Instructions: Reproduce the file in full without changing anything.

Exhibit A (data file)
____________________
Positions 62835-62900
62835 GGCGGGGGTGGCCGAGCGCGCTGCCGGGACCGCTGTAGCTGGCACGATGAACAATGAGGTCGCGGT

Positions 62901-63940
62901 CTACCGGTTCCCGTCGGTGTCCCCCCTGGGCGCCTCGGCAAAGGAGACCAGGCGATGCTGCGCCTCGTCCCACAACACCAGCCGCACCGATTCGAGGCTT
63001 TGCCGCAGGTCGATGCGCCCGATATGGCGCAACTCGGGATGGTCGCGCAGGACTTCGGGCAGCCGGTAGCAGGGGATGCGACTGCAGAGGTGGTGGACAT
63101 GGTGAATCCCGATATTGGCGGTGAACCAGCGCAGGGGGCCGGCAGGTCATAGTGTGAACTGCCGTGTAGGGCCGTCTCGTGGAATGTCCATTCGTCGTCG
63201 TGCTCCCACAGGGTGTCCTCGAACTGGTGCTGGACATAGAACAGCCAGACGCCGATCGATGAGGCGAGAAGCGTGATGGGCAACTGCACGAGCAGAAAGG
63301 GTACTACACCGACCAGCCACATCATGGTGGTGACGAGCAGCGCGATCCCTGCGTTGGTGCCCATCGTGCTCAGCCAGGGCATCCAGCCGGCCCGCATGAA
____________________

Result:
Positions 62835-62900
62835 GGCGGGGGTGGCCGAGCGCGCTGCCGGGACCGCTGTAGCTGGCACGATGAACAATGAGGTCGCGGT

Positions 62901-63940
62901 CTACCGGTTCCCGTCGGTGTCCCCCCTGGGCGCCTCGGCAAAGGAGACCAGGCGATGCTGCGCCTCGTCCCACAACACCAGCCGCACCGATTCGAGGCTT
63001 TGCCGCAGGTCGATGCGCCCGATATGGCGCAACTCGGGATGGTCGCGCAGGACTTCGGGCAGCCGGTAGCAGGGGATGCGACTGCAGAGGTGGTGGACAT
63101 GGTGAATCCCGATATTGGCGGTGAACCAGCGCAGGGGGCCGGCAGGTCATAGTGTGAACTGCCGTGTAGGGCCGTCTCGTGGAATGTCCATTCGTCGTCG
63201 TGCTCCCACAGGGTGTCCTCGAACTGGTGCTGGACATAGAACAGCCAGACGCCGATCGATGAGGCGAGAAGCGTGATGGGCAACTGCACGAGCAGAAAGG
63301 GTACTACACCGACCAGCCACATCATGGTGGTGACGAGCAGCGCGATCCCTGCGTTGGTGCCCATCGTGCTCAGCCAGGGCATCCAGCCGGCCCGCATGAA